Ask good questions. Listen listen listen, way more than you talk. It’s amazing what people will say if you just… listen. Have a short list of broad ideas on what you hope they’ll say. Have an even shorter list of dealbreakers. Notice how you feel about each answer, take the occasional note, but see if you can get a good read on your intuitive response to what a candidate is saying and how they are saying it.

A few culture-related questions:

  • Motivation: why are you here? what motivates you outside of cold hard cash? have you ever felt unmotivated – what happened, how did you respond, who besides you was a factor, and what did you learn? what has been your greatest nonverbal reward?
  • Victories and losses: what are some of your greatest triumphs and greatest challenges that you’ve had in your career? how do you know when you’ve nailed it or blown it completely? at what point do you ask for help? what is your recovery process? what is your celebration process?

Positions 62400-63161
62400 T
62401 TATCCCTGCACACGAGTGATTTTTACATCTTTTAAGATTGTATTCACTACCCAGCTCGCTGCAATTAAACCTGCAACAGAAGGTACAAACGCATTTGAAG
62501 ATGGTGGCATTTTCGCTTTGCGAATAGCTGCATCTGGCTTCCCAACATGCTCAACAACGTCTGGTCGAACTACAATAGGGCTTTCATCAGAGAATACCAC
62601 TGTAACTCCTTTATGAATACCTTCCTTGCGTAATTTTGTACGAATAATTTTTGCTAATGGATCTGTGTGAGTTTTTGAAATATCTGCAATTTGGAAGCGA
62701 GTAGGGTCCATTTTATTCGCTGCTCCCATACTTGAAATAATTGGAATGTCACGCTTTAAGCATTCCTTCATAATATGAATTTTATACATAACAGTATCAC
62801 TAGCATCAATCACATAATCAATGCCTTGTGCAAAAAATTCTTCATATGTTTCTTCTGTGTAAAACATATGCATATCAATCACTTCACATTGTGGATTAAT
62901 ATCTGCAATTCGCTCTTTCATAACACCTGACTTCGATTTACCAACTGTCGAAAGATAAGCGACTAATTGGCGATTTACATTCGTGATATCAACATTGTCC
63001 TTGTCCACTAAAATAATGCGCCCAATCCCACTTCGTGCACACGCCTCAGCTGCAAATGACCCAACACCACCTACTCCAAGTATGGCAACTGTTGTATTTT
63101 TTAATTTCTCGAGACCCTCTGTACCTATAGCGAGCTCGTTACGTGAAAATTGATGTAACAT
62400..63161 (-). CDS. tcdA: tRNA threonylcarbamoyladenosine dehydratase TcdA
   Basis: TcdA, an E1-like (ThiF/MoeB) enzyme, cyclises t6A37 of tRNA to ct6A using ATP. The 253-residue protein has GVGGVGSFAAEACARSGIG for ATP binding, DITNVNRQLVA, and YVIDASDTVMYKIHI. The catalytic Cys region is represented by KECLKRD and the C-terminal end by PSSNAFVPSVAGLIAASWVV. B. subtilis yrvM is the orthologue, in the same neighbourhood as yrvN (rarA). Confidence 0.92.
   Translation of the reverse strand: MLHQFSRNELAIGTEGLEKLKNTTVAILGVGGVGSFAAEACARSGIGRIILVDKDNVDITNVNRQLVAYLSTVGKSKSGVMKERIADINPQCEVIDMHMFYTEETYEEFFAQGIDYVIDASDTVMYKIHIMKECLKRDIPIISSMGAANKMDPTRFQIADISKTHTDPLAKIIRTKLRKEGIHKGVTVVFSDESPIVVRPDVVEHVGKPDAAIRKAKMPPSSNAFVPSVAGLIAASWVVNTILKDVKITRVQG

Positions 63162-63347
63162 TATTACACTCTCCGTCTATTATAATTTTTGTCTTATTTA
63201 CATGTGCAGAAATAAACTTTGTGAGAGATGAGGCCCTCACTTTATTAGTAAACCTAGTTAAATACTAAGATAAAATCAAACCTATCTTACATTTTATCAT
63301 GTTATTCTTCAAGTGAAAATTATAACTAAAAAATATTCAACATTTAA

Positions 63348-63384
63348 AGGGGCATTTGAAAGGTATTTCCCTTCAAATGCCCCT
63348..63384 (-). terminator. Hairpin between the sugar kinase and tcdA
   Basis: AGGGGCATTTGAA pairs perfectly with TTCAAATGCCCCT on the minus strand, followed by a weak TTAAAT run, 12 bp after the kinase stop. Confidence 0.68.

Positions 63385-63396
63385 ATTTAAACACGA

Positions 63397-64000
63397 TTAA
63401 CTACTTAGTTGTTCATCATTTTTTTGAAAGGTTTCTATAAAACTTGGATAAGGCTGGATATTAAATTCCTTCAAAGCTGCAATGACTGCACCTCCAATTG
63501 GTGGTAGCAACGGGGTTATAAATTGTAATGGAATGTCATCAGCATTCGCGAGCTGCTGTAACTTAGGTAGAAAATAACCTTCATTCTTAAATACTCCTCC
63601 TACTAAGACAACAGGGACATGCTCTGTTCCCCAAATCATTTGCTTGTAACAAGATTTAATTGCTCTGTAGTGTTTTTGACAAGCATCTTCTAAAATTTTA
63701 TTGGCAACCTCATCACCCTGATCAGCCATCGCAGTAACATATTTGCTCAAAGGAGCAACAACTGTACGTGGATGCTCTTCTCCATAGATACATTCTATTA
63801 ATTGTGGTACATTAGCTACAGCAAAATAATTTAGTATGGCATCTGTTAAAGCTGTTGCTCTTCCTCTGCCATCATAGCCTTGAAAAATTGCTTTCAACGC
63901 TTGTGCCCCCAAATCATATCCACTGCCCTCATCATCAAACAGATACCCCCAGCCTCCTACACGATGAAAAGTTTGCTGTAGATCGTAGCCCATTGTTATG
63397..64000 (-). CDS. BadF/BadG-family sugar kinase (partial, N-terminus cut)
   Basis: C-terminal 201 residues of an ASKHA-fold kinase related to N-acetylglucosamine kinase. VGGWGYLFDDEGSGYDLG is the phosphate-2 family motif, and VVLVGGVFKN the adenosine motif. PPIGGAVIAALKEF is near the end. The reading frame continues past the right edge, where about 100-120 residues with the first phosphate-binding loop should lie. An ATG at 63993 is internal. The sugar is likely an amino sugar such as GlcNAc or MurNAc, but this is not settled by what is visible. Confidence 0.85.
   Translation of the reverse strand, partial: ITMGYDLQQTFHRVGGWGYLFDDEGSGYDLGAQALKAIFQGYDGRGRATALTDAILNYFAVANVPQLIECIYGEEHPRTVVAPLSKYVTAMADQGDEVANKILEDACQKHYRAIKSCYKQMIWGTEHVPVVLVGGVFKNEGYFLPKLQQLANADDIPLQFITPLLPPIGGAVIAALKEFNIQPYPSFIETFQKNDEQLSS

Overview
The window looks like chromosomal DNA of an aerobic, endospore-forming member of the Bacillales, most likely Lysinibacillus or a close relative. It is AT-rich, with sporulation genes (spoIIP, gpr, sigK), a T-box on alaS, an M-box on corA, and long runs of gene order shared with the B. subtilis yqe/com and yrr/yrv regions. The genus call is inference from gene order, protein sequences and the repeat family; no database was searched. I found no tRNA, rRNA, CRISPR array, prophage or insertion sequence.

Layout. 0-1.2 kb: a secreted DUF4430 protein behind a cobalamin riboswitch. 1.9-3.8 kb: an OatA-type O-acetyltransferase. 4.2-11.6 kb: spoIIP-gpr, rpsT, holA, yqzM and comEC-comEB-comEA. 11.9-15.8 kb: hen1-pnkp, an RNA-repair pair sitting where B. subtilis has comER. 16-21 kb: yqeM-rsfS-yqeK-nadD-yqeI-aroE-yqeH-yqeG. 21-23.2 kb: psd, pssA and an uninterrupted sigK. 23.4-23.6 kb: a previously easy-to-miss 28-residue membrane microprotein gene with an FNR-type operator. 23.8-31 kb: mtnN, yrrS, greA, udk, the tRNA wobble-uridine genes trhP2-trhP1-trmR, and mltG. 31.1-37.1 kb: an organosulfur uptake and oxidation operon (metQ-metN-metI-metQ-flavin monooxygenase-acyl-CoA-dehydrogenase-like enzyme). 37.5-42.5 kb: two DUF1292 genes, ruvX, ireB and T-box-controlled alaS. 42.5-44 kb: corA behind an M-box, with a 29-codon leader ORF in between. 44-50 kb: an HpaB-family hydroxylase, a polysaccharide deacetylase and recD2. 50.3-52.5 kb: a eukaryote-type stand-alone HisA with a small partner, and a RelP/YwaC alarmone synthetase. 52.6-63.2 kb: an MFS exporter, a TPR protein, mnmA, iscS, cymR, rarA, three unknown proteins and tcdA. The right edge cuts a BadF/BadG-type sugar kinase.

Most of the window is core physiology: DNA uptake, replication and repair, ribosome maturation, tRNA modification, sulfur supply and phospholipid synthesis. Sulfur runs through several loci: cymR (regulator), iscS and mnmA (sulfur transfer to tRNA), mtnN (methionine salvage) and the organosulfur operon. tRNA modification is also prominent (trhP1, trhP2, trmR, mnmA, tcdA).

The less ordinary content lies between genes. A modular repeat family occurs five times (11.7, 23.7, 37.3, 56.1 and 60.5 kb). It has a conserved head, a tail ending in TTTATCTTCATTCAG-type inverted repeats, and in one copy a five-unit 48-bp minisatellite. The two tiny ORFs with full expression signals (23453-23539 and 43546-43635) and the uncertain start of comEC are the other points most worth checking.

• Playing well with others: how would your best and most challenging boss, coworker describe you? list a few characteristics that you need from a boss/coworker that would be a dealbreaker? who have been some of your most inspirational bosses/coworkers, and why? how/when do you know it’s appropriate to speak up, or tag in and help a coworker?
  • The job: what excites you about this opportunity, what made you apply? do any of the responsibilities make you feel anxious, and if so, what would you need in order to feel confident about your ability to handle the job? how does this role compare or contrast to what you’re currently doing, and on that note, what is motivating you to consider new opportunities?